Surfing Proust: Is nonfiction just easier to read?

A response to Nicholas Carr’s Atlantic Monthly article about the ways in which easy outside access to information might be changing (and weakening) the ways we think, remember, and process information. (Kevin Kelly had his own fascinating retort to Carr’s article here.)

When I think about it, my ability to “read deeply and without distraction” is not impaired at all when it comes to 9,000 word articles in Harper’s or The Atlantic on, say, trends in urban crime, thick with policy analysis and statistics, or for that matter, “Is Google Making us Stupid?” It’s just when I try to read Proust, or heaven forbid, JR by William Gaddis—a novel that I greatly anticipated reading, but which quickly became a coaster for the glass of water on my bedside table.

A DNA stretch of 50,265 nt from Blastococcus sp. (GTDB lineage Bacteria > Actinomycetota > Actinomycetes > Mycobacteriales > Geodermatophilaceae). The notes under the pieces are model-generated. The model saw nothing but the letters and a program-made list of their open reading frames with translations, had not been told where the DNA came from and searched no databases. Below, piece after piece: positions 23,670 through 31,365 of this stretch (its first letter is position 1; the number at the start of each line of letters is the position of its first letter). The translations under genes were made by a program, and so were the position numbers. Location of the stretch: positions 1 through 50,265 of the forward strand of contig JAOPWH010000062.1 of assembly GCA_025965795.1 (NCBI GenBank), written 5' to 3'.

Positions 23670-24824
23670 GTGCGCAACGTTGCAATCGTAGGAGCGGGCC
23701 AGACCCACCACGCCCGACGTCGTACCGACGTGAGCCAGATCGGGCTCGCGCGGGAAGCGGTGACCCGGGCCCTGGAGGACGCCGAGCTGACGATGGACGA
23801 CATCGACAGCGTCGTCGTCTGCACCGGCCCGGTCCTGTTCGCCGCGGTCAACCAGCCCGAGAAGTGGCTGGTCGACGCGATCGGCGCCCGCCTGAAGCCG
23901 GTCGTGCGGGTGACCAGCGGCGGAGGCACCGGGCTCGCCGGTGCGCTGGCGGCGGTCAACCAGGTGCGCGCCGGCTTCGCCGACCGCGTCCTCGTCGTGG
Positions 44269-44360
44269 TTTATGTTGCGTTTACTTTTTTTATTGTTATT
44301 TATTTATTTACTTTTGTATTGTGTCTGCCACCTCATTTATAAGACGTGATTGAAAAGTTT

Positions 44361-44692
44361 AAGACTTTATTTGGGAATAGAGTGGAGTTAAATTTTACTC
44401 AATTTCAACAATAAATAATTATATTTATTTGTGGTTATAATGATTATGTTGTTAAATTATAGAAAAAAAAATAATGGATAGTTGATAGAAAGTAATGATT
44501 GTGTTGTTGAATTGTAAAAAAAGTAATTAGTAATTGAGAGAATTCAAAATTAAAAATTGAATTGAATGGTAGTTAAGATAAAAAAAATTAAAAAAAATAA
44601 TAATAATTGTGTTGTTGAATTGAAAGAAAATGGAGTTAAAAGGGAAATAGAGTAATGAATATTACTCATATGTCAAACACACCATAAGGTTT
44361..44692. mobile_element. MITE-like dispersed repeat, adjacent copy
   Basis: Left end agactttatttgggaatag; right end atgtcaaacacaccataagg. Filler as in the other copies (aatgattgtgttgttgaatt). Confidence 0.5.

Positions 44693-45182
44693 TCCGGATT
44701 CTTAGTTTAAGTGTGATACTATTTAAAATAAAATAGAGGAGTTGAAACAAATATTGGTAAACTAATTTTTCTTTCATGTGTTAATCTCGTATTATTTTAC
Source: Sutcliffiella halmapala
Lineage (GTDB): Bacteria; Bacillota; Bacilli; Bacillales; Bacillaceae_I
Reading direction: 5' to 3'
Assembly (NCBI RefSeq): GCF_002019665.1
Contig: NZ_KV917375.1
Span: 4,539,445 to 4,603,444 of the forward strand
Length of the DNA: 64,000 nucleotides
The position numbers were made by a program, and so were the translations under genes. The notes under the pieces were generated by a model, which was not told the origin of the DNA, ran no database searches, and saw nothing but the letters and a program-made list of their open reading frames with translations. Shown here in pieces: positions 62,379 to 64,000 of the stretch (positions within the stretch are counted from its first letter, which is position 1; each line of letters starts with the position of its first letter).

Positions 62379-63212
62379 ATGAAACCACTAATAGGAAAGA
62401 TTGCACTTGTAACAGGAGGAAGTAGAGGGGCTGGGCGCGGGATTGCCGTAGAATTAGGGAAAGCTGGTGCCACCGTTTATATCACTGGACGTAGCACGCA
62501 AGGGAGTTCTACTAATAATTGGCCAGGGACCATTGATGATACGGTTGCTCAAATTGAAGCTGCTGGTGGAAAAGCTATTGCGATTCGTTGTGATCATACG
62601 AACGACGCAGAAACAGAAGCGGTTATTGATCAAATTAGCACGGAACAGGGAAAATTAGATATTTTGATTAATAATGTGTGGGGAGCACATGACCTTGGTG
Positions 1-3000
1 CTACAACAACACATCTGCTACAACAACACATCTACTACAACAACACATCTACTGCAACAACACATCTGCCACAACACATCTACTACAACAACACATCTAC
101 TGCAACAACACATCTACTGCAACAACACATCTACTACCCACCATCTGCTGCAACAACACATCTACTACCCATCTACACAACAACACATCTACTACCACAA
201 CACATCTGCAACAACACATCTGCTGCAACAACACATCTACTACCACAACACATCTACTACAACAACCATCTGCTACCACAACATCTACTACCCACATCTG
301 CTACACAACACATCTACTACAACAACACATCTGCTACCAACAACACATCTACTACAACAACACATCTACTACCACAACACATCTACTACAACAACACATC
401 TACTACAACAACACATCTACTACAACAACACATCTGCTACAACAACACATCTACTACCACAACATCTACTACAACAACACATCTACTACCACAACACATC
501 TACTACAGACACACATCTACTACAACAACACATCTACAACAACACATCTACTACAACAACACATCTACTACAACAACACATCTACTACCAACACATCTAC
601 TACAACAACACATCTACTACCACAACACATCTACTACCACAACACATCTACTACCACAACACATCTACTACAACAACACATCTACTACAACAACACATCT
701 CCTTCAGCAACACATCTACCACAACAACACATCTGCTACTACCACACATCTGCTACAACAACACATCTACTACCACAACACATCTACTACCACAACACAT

A more important question, I think, is why our brains now seem to better tolerate nonfiction. Regarding Proust in particular, Carr’s argument is, for me, especially ironic: The way that I have found to actually read those long complex sentences is, in fact, to skim them—to ride along on the surface from one detailed, beautiful image of village life to another, without trying to unpack them too literally or rationally.


from “Maybe Google Isn’t Making Us Stupid,” by Caroline Langston, Good Letters: The IMAGE Blog, 26 August 2008

Originally published at culture-making.com.

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